Israel advances plans for 2,269 new West Bank settlement homes
JERUSALEM (AFP) -- Israel has progressed with plans for more than 2,000 new homes in six Jewish settlements across the West Bank an official said Thursday, in a move likely to further endanger peace talks.
Guy Inbar, a spokesman for the defense ministry unit responsible for civilian affairs in the Palestinian territories, said a ministry committee had furthered existing plans for 2,269 homes at a meeting last month.
He confirmed claims by anti-settlements Israeli group Peace Now about decisions on two sets of projects, which the watchdog said the committee had examined on February 19.
In the first case, the committee approved for validation 1,015 units in Leshem, Beit El and Almog, meaning the only remaining formality for their final approval is the okay of Defense Minister Moshe Yaalon.
The same committee approved for deposit 1,254 units in Ariel, Shvut Rachel and Shavei Shomron, meaning those projects will now be published in the media for public comment before returning to the committee for further discussion.
Haaretz newspaper, which first reported the story, noted the Ariel plans for 839 units had been "snarled in bureaucracy for the past decade," and the 290 units in Beit El were part of a promise made by Prime Minister Benjamin Netanyahu when he evacuated a neighborhood in that settlement 18 months ago.
Lior Amihai, a Peace Now official, noted that the decisions have yet to be officially published. He also told AFP that while the February committee was not the final stage of the planning process for the units, the decision to move them forward was extremely meaningful.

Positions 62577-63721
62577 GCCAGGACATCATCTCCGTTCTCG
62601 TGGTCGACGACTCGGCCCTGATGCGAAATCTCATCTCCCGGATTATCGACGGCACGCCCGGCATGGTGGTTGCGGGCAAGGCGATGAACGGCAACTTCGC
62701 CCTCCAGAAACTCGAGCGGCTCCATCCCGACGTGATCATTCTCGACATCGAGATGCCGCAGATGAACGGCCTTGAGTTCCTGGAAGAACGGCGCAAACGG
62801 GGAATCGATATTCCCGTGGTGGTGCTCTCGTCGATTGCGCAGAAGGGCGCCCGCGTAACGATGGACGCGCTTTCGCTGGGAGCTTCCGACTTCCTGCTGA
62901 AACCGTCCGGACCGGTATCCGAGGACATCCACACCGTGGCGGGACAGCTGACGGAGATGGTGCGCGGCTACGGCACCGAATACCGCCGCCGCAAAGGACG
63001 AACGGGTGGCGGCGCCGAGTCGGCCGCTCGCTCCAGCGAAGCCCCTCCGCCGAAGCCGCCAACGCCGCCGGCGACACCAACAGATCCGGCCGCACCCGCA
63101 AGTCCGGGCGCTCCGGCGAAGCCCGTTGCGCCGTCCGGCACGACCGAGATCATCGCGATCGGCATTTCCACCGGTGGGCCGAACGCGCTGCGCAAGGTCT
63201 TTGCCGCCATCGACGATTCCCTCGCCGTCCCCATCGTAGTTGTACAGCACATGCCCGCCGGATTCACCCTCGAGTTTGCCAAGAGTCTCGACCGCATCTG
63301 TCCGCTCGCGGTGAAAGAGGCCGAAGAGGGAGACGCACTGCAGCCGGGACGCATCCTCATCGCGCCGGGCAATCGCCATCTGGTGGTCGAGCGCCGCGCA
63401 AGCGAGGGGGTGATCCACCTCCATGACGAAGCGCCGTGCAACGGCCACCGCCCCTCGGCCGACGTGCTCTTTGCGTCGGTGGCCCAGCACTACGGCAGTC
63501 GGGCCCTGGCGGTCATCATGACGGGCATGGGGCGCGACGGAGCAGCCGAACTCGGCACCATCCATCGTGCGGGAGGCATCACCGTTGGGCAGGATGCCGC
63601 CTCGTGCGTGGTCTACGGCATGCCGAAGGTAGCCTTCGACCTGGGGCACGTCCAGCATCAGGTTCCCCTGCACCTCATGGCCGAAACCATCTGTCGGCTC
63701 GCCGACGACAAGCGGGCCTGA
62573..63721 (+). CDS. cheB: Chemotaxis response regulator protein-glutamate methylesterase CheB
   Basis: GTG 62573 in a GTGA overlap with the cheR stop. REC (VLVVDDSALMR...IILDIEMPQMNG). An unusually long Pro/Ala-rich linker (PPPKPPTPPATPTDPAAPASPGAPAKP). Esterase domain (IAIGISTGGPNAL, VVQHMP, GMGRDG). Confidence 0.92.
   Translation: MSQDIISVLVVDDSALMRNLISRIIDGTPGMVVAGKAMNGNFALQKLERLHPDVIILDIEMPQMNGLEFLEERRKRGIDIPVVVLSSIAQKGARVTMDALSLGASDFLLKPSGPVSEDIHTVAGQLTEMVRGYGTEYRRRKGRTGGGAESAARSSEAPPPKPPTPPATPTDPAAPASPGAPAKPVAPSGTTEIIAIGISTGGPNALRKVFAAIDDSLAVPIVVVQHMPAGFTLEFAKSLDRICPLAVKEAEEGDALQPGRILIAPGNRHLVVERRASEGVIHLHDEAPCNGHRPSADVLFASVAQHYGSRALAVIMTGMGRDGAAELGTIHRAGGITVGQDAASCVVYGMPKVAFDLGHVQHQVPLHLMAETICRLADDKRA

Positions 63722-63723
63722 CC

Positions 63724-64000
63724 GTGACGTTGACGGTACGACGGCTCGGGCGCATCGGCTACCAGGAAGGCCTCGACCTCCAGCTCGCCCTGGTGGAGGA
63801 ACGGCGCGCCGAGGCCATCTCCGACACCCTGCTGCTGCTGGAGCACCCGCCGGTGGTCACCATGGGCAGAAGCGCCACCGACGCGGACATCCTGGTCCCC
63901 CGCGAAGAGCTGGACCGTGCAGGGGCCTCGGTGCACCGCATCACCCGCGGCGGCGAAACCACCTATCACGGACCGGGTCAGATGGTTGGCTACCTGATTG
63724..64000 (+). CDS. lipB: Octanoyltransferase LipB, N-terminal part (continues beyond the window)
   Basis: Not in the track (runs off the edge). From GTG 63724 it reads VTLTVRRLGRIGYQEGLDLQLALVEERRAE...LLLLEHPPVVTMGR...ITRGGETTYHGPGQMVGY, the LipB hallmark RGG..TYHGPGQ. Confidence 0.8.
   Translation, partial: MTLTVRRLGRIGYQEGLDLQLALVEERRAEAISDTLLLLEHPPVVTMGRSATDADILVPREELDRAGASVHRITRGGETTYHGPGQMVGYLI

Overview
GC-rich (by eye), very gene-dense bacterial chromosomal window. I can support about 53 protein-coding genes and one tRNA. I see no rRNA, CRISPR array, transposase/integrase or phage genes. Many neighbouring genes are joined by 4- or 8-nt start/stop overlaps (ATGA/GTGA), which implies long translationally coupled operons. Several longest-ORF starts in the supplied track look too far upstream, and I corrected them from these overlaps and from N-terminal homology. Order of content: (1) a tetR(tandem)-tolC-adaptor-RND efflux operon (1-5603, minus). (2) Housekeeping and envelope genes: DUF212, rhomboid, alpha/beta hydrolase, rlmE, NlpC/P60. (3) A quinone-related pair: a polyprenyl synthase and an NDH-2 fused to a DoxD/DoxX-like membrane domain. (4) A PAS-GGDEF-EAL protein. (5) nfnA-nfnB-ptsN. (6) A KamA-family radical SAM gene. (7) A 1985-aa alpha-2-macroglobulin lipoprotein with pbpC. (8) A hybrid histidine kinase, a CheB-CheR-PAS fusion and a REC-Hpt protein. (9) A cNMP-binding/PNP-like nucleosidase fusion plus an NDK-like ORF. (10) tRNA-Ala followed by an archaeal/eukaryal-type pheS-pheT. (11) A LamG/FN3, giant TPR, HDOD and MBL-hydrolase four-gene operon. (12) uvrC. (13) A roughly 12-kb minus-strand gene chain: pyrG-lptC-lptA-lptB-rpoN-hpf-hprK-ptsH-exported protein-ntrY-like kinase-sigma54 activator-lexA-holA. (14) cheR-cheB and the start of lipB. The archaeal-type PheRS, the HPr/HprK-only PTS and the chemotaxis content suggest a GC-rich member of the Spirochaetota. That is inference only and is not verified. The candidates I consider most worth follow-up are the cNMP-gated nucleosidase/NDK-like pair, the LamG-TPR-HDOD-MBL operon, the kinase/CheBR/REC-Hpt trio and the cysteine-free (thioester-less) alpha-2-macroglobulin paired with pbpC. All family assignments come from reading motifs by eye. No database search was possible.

"Every stage of advancing (construction) plans in the (West Bank) is a political decision by Defense Minister Moshe Yaalon," he said.
US-led peace talks between Israel and the Palestinians are teetering on the brink of collapse ahead of an April 29 deadline for a deal.
Washington is fighting an uphill battle to get the two sides to agree to a framework proposal to extend the negotiations to the year's end.
So far, the Palestinians have flatly refused to consider any extension, partly over Israel's persistent settlement construction which has shown no let-up since talks resumed last July.
The new units would create "facts on the ground that distance us from the two-state solution," Amihai added, and were further proof Israel had "no intention to reach a peace agreement and was doing everything it could to force Palestinian president Mahmud Abbas out of the process."
On Wednesday, a municipal committee gave final approval for plans to build 186 new homes in occupied East Jerusalem.
The PLO said in a statement on Tuesday that Israeli authorities have begun work on 10,509 housing units in illegal Jewish settlements across the West Bank since the beginning of peace talks, while simultaneously demolishing 146 Palestinian homes.